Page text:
Tetra Pak strives to produce the most sustainable packaging in the world

Tetra Pak, the producer of carton packages for food and drinks, has adapted its packaging design to meet the requirements of the Single-Use Plastics (SUP) Directive and the proposal of the EU’s Packaging and Packaging Waste Regulation, which is being revised. The aim is to produce the world’s most sustainable packages for beverages.

By Veera Niemelä

Anna Ilomäki is Tetra Pak’s Key Account Director in Finland and Project Manager in Northern Europe in the cap reform process related to the SUP Directive. She is here to talk about Tetra Pak’s carton packages for beverages. They contain plant-based plastic and are distinguished from packaging made of fossil-based plastic by a subtle leaf etched on the cap. Another thing about the cap is that it no longer detaches from the packaging.

The SUP Directive aims to reduce the amount of plastic litter, so caps will remain attached to packages and no longer detach completely.

The SUP Directive keeps facilities busy

The SUP Directive was initially a reaction to the global problem of marine plastic litter, though it has since expanded to cover more single-use products that contain plastic. The directive also governs Tetra Pak’s operations with regard to straws and especially caps on beverage packages.

“Tetra Pak supports legislation that promotes recycling and prevents littering,” Ilomäki describes the company’s view of the directive.

Tetra Pak’s factories are mainly located in Europe, including in France and Spain. There are more than a thousand Tetra Pak packaging lines at customers’ premises in Europe, so the scale of the change is huge.

The directive, which entered into force quickly, has, of course, meant additional work. Ilomäki says that the project is somewhat challenging due to the tight schedule, but the required changes can still be achieved by prioritising activities. Caps must be tethered to most plastic beverage containers by July 2024.

“In Finland, we’re progressing at the same pace as other countries, or we may even be slightly ahead,” says Ilomäki about the progress of the cap project.

“We’ve received both criticism and praise”

Ilomäki says that new features in packaging often attract criticism from consumers, but the cap reform has also prompted a lot of praise. She understands both views.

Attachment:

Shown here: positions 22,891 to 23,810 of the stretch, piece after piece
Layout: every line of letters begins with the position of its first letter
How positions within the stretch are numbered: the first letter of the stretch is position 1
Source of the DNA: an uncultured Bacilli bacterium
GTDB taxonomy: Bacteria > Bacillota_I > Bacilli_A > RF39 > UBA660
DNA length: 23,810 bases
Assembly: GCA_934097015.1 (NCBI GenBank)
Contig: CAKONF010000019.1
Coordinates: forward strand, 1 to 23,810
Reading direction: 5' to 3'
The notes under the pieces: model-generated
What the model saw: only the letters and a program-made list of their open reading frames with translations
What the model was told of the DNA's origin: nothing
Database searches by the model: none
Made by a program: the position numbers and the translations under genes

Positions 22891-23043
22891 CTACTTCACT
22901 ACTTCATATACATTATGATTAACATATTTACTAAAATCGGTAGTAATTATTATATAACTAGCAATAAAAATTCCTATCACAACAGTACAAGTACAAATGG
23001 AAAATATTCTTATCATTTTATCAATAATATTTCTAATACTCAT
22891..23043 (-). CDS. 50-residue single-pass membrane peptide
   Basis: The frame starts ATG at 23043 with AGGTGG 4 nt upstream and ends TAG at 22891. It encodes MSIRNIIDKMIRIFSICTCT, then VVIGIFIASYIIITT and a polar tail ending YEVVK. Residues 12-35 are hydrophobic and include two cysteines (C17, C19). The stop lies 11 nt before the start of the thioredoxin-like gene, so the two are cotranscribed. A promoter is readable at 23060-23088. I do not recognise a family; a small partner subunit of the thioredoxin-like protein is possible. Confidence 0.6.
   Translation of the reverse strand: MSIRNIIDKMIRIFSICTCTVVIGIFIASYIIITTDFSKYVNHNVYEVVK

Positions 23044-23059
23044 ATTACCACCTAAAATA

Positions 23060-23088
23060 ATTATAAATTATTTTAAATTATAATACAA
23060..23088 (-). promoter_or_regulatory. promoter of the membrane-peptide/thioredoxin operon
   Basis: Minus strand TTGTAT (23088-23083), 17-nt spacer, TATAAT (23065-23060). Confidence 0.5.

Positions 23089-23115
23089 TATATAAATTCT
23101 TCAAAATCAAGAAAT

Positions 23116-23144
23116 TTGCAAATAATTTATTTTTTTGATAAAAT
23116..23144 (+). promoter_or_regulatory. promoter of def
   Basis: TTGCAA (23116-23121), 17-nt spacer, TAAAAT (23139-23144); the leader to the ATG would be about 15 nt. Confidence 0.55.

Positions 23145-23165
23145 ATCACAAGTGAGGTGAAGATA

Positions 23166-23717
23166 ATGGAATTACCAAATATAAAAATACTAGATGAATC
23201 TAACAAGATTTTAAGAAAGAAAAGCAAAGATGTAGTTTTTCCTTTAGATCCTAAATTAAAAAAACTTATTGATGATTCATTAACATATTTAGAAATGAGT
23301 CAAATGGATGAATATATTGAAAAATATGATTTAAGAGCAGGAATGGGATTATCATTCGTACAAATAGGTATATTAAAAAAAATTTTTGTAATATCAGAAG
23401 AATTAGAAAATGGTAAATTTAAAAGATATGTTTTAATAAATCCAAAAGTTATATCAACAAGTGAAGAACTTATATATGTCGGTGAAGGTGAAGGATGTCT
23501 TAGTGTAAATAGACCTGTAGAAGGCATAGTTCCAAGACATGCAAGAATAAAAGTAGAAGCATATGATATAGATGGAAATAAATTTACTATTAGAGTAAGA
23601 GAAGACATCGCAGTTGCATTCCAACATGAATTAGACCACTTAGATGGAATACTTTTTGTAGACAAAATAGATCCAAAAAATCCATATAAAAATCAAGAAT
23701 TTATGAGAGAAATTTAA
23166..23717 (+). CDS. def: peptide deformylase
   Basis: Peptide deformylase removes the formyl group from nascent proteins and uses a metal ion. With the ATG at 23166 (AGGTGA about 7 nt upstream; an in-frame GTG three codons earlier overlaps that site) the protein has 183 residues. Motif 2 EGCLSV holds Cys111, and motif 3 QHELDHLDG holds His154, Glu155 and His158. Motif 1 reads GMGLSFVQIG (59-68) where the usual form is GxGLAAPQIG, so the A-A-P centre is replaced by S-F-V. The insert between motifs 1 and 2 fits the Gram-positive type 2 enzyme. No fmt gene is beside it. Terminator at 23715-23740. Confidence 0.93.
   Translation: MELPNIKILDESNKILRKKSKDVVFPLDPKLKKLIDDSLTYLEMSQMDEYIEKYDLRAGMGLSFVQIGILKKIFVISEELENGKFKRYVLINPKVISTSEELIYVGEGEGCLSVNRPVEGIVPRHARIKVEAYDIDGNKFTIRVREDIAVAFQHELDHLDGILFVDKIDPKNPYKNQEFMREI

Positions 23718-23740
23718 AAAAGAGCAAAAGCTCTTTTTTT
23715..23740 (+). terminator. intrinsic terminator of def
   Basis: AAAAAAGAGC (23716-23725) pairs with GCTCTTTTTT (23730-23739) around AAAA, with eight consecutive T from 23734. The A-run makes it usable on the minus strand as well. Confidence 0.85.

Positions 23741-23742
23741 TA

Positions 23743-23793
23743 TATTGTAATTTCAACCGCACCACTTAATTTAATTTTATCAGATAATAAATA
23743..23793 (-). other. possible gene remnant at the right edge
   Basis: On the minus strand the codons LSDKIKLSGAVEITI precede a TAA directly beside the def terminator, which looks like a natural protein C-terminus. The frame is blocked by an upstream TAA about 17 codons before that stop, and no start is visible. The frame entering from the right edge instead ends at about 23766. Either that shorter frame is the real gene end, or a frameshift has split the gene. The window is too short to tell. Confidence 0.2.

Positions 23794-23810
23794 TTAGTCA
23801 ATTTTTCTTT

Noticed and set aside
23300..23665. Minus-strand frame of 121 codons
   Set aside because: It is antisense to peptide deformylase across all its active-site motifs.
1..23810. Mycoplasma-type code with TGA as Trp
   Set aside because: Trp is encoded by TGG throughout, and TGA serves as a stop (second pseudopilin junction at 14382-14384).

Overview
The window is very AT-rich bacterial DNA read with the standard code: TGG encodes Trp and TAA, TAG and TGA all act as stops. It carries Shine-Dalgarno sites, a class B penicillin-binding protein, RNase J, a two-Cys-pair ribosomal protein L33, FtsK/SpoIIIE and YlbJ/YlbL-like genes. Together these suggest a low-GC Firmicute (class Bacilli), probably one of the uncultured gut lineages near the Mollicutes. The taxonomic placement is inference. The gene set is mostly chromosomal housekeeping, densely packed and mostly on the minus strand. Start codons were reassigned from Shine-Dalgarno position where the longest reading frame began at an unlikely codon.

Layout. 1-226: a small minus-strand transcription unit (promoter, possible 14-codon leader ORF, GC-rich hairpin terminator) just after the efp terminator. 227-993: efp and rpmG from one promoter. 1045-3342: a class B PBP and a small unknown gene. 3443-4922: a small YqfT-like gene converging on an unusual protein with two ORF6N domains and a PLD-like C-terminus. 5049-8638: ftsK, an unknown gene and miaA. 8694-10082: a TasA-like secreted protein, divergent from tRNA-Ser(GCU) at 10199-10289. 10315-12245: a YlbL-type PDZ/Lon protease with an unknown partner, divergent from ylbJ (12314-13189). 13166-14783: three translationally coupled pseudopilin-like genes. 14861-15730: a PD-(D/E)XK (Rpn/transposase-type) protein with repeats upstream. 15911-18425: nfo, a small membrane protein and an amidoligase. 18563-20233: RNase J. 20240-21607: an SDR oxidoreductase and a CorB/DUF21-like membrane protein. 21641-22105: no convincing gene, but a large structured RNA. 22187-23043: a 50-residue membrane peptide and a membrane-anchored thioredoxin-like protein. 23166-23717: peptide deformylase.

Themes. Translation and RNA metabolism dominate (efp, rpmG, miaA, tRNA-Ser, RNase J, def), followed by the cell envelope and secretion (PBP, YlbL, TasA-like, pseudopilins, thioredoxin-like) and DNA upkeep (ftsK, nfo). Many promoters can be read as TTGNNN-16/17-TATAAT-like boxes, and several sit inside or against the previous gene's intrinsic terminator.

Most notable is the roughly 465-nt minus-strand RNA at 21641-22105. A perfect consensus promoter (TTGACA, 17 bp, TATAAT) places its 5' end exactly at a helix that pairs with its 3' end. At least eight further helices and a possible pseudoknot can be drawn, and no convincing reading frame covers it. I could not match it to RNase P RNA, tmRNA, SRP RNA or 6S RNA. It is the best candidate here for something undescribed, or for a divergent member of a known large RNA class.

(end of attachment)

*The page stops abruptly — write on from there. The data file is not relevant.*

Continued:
“Criticism was expected. Consumers are used to opening their breakfast juice carton in a certain way,” says Ilomäki.

Tetra Pak has made the change smoother by, for example, having consumers test new types of caps. Some packages also come with opening instructions. When packages with the new caps have been launched on the market, consumers have been provided with information and their feedback actively responded to.

The SUP Directive as such means nothing to those who don’t know its contents, but people do understand what preventing litter and protecting the oceans and the environment entail.

Ideally, packages should be both user-friendly and recyclable. Tetra Pak’s packages with the new type of cap make recycling easier as there are no parts, such as tamper bands, that need to be removed and recycled separately. The snap that the cap makes when it is closed is part of the product development: it clearly indicates that the cap is tightly closed.

Ilomäki says that consumers need to be encouraged to use the new caps by explaining the reasoning behind them in a clear manner. The SUP Directive as such means nothing to those who don’t know its contents, but people do understand what preventing litter and protecting the oceans and the environment entail.

“We’re in a transition phase. We believe that consumers will get used to tethered caps as so many packages will have them,” Ilomäki concludes.

The Packaging Waste Regulation encourages people to be responsible

In addition to the SUP Directive, Tetra Pak’s operations are guided by the EU’s Packaging and Packaging Waste Regulation (PPWR), which is currently under revision. The Regulation aims to reduce packaging waste by ensuring that all packaging is either fully recyclable or reusable by 2030.

Tetra Pak fully supports these goals. “Our aim is to produce the most sustainable packaging in the world,” says Ilomäki. She explains that this means packaging that is made entirely of renewable or recycled raw materials and is fully recyclable and carbon neutral.

Achieving the targets also depends on consumers’ recycling habits, and for this reason Tetra Pak provides consumers and its customers with information about recycling. The annual competition for school children, Kartonkikilpailu, encourages and teaches children to sort and recycle their waste.